Women’s History, sociology homework help

Please respond to both students discussion answer individually (one paragraph).

Do you agree or disagree with the student 1 and 2? Why?

Student 1

“Women in history have faced hardship and was viewed as a lesser compared to the male-defined society. Women of the colonial and the early nineteenth century were involved in activities that were an extension of their domestic and traditional roles (Lerner, 1975). “The women taught school, cared for the poor, the sick and the aged” (Lerner, 1975). In the article, “Hull House in the 1890s”, it showed that women were not given equal treatment and did not have their own voice in individuality. The Hull House provided colleagues with a sense of individuality and this in return allowed for social innovation. Women that were well-educated were blocked from entering the legal, political and academic profession (Sklar, 1985). Addams, Lathrop, and Kelley all showed that women are more than just staying at home and reliving the old traditional ways of life. They graduated from Rockford College, Vassar College, and Cornell University (Sklar, 1985). African American women endured tough events with the Bureau. “The bureau regarded freedwomen who stirred up trouble as vagrants” (Farmer-Kaiser, n.d). African American women were also regarded as unemployed vagrants based on their worthiness (Farmer-Kaiser, n.d). “The Bureau also threatened to prosecute black women who gave their employers trouble or raucously refused to accept employment” (Farmer-Kaiser, n.d). Women throughout history were going through hardship in obtaining employment, voting rights, and trying to achieve equality in a male-defined society.”

Student 2

“Lerner discusses how traditional approaches to women’s history have been done through a lens of a male-defined value system rather than a female oriented one. She writes that nineteenth century directed their work “into channels which were merely an extension of their domestic concerns and traditional roles”. Lerner also writes about women’s history being conceptualized at the level of their “contributions” to larger movements.[1] In this concept women are not the central players but supporters of movements rather than leaders of them.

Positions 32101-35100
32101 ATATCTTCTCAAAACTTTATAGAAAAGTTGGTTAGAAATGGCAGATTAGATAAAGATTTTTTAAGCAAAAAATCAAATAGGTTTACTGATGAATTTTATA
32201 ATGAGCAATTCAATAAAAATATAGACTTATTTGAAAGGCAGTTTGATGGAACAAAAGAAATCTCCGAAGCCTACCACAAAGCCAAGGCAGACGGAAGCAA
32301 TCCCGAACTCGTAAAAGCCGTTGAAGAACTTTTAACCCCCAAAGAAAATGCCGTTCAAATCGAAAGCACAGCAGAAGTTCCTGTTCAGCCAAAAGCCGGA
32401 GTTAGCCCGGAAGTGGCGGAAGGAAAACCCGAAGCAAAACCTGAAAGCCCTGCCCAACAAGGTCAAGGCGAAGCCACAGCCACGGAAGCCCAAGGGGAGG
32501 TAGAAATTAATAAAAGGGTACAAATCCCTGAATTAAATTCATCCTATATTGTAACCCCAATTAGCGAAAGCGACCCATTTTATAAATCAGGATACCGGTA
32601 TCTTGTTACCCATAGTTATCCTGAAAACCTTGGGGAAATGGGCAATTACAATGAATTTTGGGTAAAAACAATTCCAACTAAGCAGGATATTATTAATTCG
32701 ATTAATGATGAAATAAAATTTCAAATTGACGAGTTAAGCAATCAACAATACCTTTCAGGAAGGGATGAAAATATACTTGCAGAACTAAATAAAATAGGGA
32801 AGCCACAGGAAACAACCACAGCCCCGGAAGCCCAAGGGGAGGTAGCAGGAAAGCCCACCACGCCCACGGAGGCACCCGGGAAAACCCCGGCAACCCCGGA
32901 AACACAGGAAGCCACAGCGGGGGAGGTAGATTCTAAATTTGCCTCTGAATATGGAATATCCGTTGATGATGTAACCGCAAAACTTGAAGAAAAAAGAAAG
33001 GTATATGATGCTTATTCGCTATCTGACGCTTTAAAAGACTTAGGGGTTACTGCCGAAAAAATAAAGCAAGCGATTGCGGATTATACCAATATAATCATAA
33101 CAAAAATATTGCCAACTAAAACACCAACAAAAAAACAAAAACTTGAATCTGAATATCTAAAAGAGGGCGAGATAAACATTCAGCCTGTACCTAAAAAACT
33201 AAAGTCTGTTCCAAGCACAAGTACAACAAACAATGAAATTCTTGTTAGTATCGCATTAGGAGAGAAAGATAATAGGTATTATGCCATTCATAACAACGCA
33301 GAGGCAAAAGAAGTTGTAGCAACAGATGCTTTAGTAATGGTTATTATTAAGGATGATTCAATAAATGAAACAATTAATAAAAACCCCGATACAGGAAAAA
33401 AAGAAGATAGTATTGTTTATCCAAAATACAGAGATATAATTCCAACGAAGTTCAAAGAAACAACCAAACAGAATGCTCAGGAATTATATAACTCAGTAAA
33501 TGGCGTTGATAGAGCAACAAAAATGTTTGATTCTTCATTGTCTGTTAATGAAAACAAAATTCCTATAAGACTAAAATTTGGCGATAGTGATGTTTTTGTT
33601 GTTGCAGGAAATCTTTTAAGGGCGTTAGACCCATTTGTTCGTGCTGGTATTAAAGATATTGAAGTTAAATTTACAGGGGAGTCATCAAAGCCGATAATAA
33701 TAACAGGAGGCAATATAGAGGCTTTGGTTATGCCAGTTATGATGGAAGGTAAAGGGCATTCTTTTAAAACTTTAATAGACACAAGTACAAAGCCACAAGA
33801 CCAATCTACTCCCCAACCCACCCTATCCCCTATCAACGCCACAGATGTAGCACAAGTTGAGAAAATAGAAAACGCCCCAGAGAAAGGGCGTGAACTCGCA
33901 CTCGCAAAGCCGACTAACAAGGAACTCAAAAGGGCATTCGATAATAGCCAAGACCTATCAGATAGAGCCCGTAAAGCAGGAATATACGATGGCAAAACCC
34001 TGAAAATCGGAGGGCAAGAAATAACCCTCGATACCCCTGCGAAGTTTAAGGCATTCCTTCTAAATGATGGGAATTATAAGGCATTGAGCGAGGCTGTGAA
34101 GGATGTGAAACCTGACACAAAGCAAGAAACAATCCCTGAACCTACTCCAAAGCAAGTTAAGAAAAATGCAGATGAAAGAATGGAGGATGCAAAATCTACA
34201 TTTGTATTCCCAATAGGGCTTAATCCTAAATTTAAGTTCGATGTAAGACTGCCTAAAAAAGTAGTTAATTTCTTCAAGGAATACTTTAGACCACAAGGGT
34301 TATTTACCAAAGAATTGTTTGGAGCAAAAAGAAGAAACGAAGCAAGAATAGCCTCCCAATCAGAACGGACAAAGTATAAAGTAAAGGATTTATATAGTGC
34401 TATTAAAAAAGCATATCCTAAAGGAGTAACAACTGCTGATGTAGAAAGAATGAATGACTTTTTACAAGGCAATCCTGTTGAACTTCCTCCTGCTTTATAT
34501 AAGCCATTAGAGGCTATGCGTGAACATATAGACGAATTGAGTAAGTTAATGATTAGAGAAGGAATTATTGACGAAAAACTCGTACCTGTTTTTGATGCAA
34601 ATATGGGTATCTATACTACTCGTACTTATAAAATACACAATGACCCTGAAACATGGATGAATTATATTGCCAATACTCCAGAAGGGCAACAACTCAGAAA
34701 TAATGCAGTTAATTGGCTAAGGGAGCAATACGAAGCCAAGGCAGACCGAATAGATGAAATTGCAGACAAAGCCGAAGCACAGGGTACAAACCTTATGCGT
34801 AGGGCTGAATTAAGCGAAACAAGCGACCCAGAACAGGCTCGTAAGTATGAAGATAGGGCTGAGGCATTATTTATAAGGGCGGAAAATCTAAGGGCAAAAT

In the article on Hull House Sklar discusses how women like Florence Kelley relied not just upon the other reformers at Hull House but many other women’s men’s groups, as well as, labor and political organizations to pas major legislation to regulate sweatshops. These reforms included an 8 hour work day for women and children and regulations on minimum ages of employment for children. Sklar writes that this episode “shows how women reformers and the gender specific issues they championed helped advance class specific issues during a time of fundamental social, economic, and political transition.” [2]

The article on Reconstruction in the South and the Freedman’s Bureau describes some of the differences gender roles had on the oppression of freedmen versus freedwomen in Reconstruction South. The hypocrisy of the Bureau in essentially forcing freed slaves back into similar working conditions of slavery through sharecropping and other means demonstrates some significant differences between how race and socio-economic status impact the diverse experience of women in history. The article examined some interesting dynamics in how freedmen were manipulated to compel their wives to join the plantation workforce by exploiting traditional gender roles.[3]”

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